New women's shelter planned in Phila.

Women Against Abuse also received state, city, and private money to renovate a facility for transitional housing.
Women Against Abuse also received state, city, and private money to renovate a facility for transitional housing. (RON TARVER / Staff Photographer)
Posted: August 25, 2013

Work for Sarah Janicki has been busy.

And that is bad.

Janicki handles client services for Women Against Abuse, and in the last year, the Philadelphia nonprofit has had a disturbing rise in the number of requests - and denials - for emergency housing.

In 2012, the group had to turn down 8,400 requests for shelter from callers to its hotline. Though that included some people who made multiple calls over several days, it was up from 1,700 denials in 2007, she said.

As the need for services and housing rises, Women Against Abuse is going through "a huge period of growth," Janicki said.

In the winter, the nonprofit will open a second, 100-bed shelter, doubling the number of people it can house in emergencies. The city has awarded the agency a 10-year, $2.5 million annual contract to run the haven.

In addition, Women Against Abuse received $3 million in state and city funds, as well as private donations, to renovate and expand a facility for longer-term transitional housing. Called Sojourner House, it will accommodate 15 families for as long as 18 months.

The group also has arrangements with other nonprofit developers to house 45 families in their properties, and has secured public funding to offer short-term cash subsidies for at least 15 families a year.

"Domestic-violence victims are underserved in Philadelphia," said Councilman Bill Greenlee, who, with Councilman Kenyatta Johnson, held a recent hearing on the subject. "And they're a particularly vulnerable population. If you have nowhere else to go, you might stay in an abusive relationship, and that could be tragic."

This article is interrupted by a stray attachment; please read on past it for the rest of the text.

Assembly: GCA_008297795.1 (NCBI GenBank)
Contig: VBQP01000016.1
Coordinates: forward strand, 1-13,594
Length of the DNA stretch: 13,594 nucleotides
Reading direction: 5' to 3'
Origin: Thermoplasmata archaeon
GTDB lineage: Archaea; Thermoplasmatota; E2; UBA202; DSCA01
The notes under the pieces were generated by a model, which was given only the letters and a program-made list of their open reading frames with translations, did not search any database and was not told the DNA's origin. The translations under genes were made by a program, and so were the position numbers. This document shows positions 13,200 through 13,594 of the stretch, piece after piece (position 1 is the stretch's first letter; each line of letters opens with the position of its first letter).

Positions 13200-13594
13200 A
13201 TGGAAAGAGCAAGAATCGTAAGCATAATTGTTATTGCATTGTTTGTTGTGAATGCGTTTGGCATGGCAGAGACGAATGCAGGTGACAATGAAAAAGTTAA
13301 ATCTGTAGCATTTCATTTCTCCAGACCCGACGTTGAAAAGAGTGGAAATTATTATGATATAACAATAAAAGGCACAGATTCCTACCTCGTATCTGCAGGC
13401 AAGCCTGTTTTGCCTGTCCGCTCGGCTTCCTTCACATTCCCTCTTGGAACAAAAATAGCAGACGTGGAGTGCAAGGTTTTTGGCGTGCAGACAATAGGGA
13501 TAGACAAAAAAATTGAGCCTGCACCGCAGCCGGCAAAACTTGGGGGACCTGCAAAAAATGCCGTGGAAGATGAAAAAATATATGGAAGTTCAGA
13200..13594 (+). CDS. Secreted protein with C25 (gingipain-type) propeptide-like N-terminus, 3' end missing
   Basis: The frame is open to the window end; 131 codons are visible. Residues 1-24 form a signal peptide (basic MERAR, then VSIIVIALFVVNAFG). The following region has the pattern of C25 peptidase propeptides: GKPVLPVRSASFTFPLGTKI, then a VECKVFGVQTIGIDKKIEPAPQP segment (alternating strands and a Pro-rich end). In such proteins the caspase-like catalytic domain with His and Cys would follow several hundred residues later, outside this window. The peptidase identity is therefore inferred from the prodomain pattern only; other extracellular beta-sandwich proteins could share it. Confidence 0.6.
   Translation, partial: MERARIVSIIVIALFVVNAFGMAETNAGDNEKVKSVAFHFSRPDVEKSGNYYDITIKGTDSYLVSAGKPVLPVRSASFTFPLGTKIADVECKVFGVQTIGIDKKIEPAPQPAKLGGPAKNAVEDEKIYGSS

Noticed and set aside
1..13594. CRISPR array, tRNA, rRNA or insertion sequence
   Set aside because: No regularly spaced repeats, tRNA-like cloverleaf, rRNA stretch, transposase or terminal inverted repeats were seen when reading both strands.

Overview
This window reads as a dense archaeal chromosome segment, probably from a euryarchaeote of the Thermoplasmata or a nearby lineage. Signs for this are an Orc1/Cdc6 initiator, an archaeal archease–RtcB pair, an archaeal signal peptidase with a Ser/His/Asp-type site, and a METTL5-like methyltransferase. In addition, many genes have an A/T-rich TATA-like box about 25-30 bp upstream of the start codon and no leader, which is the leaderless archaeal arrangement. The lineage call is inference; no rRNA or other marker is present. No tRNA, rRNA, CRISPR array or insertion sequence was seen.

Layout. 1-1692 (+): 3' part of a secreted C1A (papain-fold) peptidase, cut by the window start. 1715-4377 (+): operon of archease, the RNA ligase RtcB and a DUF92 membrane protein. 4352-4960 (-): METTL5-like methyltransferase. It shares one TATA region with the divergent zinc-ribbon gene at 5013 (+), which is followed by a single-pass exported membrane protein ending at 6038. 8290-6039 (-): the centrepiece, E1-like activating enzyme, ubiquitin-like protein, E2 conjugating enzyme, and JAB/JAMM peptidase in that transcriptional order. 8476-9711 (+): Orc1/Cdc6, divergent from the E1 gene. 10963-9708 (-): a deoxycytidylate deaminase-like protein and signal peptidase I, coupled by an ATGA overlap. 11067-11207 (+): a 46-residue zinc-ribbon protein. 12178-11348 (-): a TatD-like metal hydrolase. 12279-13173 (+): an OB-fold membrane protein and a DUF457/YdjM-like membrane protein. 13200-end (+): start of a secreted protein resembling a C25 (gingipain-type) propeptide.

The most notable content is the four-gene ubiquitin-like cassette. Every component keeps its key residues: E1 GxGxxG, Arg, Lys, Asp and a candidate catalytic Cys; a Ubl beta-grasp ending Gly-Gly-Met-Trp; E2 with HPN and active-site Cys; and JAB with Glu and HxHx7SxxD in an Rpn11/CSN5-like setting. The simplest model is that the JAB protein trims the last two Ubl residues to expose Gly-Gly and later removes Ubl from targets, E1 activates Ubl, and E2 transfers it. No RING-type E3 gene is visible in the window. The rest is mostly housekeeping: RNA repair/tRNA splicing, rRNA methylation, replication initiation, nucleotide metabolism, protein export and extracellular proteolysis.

It was for Sheila Armstrong, now a member of the board of directors of Women Against Abuse and a former client. In 2005, the 36-year-old mother woke up in the hospital with a broken arm and facial injuries after her boyfriend knocked her unconscious with a vacuum cleaner.

She spent 90 days in Women Against Abuse's shelter, and 18 months in transitional housing before moving into her own home.

Currently laid off from her job as a teaching assistant with the Philadelphia School District, Armstrong said she believed the tepid economy was making matters worse. "The economy plays a big part," she said.

When money is tight, survivors have fewer resources or options for leaving abusive situations.

Officials at the agency said it may be getting more requests for housing help because it is doing a better job of publicizing its hotline: 1-866-723-3014 (1-866-SAFE-014). It manages the 24-hour hotline with three other organizations: Women in Transition, Lutheran Settlement House, and Congreso de Latinos Unidos.

Founded in 1976 in a neighborhood women's center, Women Against Abuse provides nearly 14,000 people a year with housing, counseling, legal help, and educational training. Last year in Philadelphia, the agency said there were at least 2,000 emergency room visits related to partner violence; more than 140,000 calls to police for domestic violence; and 24 domestic violence homicides.

"Historically, domestic abuse was a private family issue," said Katie Young Wildes, a spokeswoman for Women Against Abuse. "But now it is seen more as a public health issue and nothing to be ashamed of."


Contact Jennifer Lin at 215-854-5659, jlin@phillynews.com, or follow on Twitter @j_linq.

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